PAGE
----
The single biggest problem for both landlords and tenants is this—no-one knows what the timetable is. We could all be back at our desks in May…but you wouldn’t bet against it being December. Of course, the longer this goes on the larger the group of tenants that will be coming up to the end of their leases or licenses. And then what? Renew? Walk away and work from home until things are more certain? Downsize to a smaller office? All of these things will be occupying the minds of business owners and CRE professionals over the coming weeks.
For flexible office providers, the crisis is probably more acute. Their tenants are typically on shorter contracts, which could spell trouble if the crisis lasts for longer than six months. There is also now huge uncertainty about when commercial life will get back to normal—and the longer this crisis continues, the greater the risk of business failure, despite all the support from the government. Even for solid traditional landlords, what might have looked like a blue-chip company with a strong covenant three weeks ago may suddenly be a business at risk, especially if their business is in the hospitality, travel or leisure sector.
And it’s not only the risk of default concerning the CRE sector. Companies generally are beginning to reappraise the amount of space they need, and the basis on which they take that space. Furthermore, a prolonged spell of working from home might start chief executives and finance directors thinking about whether they really need huge offices on 10-year leases with 50% of the desks empty (especially on Fridays).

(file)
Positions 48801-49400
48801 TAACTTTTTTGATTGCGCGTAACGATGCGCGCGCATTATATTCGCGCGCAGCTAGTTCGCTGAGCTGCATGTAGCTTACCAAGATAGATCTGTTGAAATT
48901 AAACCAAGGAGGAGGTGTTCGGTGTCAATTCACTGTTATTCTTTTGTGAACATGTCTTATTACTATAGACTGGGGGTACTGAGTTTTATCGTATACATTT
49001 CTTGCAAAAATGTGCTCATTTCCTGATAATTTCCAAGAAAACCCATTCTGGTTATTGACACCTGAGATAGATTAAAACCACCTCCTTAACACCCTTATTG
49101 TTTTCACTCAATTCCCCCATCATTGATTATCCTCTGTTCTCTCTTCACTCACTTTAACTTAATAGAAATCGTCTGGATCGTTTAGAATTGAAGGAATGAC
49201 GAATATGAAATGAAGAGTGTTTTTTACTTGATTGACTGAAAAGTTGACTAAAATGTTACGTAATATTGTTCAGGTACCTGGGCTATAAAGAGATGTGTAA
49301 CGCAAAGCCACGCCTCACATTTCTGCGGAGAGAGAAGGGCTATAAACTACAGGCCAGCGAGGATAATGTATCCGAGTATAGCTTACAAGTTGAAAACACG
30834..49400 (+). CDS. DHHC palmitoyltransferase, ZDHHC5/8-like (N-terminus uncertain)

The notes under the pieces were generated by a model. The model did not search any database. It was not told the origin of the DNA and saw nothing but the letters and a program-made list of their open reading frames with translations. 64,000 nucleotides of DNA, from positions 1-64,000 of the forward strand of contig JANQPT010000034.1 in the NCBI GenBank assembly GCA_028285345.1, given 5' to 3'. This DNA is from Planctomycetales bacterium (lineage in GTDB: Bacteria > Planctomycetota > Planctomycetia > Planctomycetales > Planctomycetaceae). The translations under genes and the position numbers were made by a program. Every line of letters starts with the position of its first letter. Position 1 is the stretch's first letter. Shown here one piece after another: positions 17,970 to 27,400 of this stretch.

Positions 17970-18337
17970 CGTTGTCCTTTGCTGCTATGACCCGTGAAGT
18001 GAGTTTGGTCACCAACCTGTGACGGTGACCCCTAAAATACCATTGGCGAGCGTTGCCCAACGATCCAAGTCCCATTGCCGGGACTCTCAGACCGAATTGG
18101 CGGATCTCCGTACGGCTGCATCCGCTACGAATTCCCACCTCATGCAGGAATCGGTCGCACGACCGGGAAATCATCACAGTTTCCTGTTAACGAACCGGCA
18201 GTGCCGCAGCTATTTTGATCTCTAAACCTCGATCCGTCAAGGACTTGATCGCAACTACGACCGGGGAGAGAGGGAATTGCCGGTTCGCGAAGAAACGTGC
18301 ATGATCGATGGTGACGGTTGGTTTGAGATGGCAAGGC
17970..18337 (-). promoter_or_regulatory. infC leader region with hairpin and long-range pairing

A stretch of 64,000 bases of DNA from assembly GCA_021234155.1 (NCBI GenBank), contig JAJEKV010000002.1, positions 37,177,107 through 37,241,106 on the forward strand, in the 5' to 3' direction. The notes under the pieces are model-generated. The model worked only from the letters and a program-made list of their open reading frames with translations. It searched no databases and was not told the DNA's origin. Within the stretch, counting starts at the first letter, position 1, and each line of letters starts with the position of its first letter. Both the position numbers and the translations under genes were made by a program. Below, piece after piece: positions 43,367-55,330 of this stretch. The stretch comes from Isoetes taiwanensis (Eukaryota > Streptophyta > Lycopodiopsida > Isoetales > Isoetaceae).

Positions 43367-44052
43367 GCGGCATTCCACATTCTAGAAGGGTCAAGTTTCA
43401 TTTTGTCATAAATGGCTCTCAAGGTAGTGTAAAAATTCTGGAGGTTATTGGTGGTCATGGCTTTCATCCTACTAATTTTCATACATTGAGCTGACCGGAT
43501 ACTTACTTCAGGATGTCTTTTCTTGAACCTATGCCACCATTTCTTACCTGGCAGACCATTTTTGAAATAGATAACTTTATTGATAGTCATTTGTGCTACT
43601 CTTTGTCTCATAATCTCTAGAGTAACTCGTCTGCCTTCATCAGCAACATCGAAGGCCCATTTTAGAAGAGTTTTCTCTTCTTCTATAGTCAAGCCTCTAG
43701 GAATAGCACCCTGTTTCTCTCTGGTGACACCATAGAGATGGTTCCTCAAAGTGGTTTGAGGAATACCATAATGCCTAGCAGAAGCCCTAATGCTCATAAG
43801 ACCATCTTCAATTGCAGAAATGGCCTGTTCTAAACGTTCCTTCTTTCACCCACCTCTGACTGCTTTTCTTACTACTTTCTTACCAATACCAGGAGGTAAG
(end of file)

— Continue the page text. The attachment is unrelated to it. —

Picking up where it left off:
Without question, it is our view that when things begin to return to normality, many companies will re-evaluate how they utilise workspace—and undoubtedly the beneficiary of that will be the flex sector. Naturally, we believe there will be some office downsizing as companies begin to recover from a downturn in revenue and that for many occupiers stuck in long leases this may take the form of sub-letting activity, or indeed companies renting out space to startups within their own offices.
We also strongly believe this will accelerate the number of traditional office landlords embracing flex solutions, either by partnering with an operator or by launching their own brand/solution. 7% of London’s total office stock is already flex space, and we can see that growing to double figures very quickly as a result of this new paradigm. The 30% flex space by 2030 prediction by the industry that felt quite bold a few months ago looks like it might even happen faster.
For now, we are still helping companies secure new offices on a daily basis, although without question many of the larger companies are putting those decisions on hold whilst they focus on protecting their business. In the meantime, we are endeavouring to support businesses of all sizes and our landlord partners wherever we can—through everything from organising virtual viewings and advising on the best office space strategy, to providing resources and webinars to help businesses make remote working the best it can possibly be at this time of great uncertainty.